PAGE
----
There’s some anxiety in Chinatown International District about a proposal to further restrict the city’s ability to clear unauthorized homeless encampments, a museum director says. The neighborhood had problems with one over the summer.
When the American Civil Liberties Union of Washington and other advocacy organizations last week proposed new protections for homeless people camping on public property, a wave of anxiety washed through the Chinatown International District, says Beth Takekawa, executive director of the neighborhood’s Wing Luke Museum.
The Wing Luke, which explores the culture, art and history of Asian- and Pacific Islander Americans, came close to shutting down in July due to crime and trash surrounding an unauthorized encampment less than a block away, she says.
Repeated requests for relief eventually led the city to clear the encampment where South King Street crosses under Interstate 5. But Takekawa says she and others worry the proposed changes could make it more difficult for officials to take care of vulnerable areas.
“The neighborhood is nervous it (the problem) will come back,” she said. “It almost killed us.”
Most Read Local Stories
- 'Offended' Seattle U professor admits taking copies of student newspaper after it published photo of performer in drag
- Washingtonians are less religious than ever, Gallup poll finds | FYI Guy
- 8 months after farmed-fish escape, lively Atlantic salmon caught 40 miles upriver
- The professor, the cop and the student: A tale of sex and deception in San Juan County
- Washington lawmakers violated state constitution when rewriting police deadly force laws, judge says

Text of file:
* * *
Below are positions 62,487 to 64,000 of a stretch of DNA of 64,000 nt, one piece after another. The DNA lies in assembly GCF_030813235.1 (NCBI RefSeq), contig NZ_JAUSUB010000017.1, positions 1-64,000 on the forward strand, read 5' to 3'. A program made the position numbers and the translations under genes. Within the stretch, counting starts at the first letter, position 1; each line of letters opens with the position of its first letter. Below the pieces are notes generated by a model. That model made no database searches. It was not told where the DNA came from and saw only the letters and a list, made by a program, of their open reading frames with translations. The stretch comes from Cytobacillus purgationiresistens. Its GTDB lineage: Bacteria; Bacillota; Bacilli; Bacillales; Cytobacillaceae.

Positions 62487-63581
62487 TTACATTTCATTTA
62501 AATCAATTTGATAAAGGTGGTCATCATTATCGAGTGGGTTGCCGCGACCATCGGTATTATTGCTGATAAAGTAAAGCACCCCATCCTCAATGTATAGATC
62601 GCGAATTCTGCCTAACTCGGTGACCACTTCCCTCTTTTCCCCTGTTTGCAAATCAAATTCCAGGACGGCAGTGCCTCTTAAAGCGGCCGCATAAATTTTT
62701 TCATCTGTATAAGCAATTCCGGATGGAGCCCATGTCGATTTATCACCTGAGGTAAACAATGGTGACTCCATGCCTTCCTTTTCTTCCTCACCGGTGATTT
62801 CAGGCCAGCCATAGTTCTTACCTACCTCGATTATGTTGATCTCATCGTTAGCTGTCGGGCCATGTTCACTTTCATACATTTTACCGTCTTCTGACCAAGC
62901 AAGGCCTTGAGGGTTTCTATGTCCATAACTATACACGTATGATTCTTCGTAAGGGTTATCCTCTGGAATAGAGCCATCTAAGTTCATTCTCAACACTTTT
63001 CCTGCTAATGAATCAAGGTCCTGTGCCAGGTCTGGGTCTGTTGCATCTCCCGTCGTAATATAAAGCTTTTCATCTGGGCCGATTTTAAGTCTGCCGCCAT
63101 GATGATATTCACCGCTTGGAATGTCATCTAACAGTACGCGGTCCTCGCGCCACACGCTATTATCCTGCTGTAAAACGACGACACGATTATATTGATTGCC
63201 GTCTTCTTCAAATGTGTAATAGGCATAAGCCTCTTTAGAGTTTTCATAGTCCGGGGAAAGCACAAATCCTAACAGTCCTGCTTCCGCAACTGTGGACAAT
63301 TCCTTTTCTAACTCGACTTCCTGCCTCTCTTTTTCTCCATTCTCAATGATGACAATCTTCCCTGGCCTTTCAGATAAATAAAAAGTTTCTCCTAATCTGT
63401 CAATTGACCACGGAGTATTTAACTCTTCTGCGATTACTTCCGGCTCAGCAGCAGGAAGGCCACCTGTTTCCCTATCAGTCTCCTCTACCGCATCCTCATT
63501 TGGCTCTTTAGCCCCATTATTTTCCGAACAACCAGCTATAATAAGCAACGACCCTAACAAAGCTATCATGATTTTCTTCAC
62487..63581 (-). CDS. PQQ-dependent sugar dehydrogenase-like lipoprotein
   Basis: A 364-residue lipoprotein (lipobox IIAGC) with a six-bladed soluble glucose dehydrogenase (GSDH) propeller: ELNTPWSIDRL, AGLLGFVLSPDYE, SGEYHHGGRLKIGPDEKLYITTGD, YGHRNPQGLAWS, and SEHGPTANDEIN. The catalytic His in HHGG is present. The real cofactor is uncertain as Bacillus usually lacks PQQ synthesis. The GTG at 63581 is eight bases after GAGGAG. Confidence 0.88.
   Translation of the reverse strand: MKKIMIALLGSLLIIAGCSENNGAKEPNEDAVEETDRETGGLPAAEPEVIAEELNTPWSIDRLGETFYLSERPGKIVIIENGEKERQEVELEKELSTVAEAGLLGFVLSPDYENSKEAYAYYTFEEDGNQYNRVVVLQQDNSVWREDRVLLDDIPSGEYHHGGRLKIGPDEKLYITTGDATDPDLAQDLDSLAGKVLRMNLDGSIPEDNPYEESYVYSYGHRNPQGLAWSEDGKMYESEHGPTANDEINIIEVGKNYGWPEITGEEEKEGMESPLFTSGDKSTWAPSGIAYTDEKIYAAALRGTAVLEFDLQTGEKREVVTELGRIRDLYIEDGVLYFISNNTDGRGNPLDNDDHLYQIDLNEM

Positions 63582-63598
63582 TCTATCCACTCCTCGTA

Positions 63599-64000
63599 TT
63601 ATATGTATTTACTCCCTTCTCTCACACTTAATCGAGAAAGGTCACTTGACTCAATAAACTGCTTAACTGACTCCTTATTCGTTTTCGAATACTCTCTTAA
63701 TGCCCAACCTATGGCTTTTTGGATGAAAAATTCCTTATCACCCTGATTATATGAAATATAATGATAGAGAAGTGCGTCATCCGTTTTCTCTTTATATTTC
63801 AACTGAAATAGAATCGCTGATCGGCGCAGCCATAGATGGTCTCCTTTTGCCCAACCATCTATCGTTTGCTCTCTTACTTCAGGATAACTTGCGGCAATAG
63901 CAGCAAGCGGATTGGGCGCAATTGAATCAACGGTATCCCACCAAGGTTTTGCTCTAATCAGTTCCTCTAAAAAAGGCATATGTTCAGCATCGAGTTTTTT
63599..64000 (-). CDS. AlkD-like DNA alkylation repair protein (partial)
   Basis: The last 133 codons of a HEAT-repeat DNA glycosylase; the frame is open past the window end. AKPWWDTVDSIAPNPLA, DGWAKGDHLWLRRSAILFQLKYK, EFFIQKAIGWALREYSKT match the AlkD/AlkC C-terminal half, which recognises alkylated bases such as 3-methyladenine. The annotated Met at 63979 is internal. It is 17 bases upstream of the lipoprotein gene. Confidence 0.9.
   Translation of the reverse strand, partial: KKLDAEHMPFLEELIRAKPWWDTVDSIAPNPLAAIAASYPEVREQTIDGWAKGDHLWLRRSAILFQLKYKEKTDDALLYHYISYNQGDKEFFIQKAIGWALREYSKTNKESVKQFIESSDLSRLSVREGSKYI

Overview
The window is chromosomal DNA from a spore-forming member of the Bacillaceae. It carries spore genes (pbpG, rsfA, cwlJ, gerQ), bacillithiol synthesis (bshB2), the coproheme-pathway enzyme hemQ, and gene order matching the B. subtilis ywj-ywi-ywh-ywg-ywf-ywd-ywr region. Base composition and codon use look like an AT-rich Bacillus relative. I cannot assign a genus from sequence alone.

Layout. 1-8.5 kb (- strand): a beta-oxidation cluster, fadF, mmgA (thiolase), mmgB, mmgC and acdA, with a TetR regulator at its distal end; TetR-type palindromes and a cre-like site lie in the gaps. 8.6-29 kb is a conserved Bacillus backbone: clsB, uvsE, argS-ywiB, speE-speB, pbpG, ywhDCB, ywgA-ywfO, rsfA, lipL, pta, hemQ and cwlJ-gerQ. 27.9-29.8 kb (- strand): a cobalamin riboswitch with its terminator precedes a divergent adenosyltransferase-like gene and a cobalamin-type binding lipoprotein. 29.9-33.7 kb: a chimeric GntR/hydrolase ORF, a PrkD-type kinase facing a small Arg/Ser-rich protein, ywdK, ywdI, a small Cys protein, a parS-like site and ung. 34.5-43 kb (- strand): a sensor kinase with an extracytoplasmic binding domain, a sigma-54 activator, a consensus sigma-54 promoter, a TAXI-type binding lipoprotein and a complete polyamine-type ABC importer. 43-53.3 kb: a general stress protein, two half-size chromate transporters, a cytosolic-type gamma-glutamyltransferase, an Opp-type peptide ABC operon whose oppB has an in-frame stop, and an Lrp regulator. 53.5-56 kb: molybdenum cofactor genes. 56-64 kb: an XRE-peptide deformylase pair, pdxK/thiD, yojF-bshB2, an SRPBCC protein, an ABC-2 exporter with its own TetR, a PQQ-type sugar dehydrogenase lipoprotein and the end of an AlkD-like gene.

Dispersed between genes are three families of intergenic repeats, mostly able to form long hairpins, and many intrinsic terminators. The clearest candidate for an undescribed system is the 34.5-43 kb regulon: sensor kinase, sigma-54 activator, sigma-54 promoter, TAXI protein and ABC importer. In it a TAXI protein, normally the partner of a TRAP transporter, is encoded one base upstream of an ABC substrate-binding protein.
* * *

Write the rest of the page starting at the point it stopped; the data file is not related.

The advocacy organizations are asking the City Council to pass an ordinance further restricting how Seattle can evict people on roadsides, in greenbelts and under bridges.
Existing guidelines require the city to give 72 hours’ notice before clearing a site and to use outreach workers to connect people with help. But a recent Seattle Times story documented problems, such as poor coordination between city and state officials.
The proposed ordinance would allow officials to continue evicting campers from sites deemed dangerous or unsuitable based on public-health risks or a particular location. But they would need to try to alleviate the risks or make available better sites nearby.
For encampments not immediately dangerous and not impeding public use, the city would be allowed to evict people only after offering them housing.
In appealing directly to the council, the advocacy organizations are seeking to bypass Mayor Ed Murray. The ACLU and Columbia Legal Services have declined his invitation to a task force on improving the city’s approach to unauthorized encampments.
They say unnecessary evictions make it harder for struggling people to get back on their feet. There were more than 500 city cleanups last year.
On Monday, Murray officials sent council members a memo objecting to the proposed ordinance, warning its “practical impact would be dramatic.”
The memo argues the ordinance would further open city parks and sidewalks to unauthorized camping, claims it would cost “tens of millions of dollars annually” to implement and says, “Every dollar spent on supporting outdoor living is a dollar not spent on moving someone into housing.”